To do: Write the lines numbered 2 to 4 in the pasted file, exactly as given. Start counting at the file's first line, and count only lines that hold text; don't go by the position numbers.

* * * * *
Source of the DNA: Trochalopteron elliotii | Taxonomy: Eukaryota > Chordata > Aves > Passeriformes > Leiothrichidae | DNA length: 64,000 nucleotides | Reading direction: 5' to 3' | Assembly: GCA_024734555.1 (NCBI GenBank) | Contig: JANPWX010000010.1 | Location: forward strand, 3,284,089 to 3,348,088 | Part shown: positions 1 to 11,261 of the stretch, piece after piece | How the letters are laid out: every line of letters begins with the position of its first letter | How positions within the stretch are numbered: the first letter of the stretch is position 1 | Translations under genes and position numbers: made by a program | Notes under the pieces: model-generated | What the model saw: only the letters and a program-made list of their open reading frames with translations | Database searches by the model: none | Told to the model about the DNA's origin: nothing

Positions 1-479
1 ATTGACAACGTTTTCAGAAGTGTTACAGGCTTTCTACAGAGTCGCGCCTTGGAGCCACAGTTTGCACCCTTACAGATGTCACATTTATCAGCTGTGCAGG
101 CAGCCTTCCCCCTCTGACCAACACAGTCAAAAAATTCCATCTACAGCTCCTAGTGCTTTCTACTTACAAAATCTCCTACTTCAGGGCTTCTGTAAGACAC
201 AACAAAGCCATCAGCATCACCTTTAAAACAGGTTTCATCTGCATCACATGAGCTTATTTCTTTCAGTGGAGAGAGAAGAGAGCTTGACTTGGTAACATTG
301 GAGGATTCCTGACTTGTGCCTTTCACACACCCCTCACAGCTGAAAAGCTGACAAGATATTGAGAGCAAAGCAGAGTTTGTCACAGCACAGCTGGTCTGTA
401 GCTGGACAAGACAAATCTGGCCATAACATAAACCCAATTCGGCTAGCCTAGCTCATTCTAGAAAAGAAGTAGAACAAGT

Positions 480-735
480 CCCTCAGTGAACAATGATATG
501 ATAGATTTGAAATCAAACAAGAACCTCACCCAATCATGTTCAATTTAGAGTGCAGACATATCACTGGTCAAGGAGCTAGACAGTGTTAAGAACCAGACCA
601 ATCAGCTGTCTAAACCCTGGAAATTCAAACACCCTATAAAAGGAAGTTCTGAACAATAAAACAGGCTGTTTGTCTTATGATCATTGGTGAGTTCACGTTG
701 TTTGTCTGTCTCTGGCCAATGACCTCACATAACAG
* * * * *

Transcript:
Positions 1-479
1 ATTGACAACGTTTTCAGAAGTGTTACAGGCTTTCTACAGAGTCGCGCCTTGGAGCCACAGTTTGCACCCTTACAGATGTCACATTTATCAGCTGTGCAGG
101 CAGCCTTCCCCCTCTGACCAACACAGTCAAAAAATTCCATCTACAGCTCCTAGTGCTTTCTACTTACAAAATCTCCTACTTCAGGGCTTCTGTAAGACAC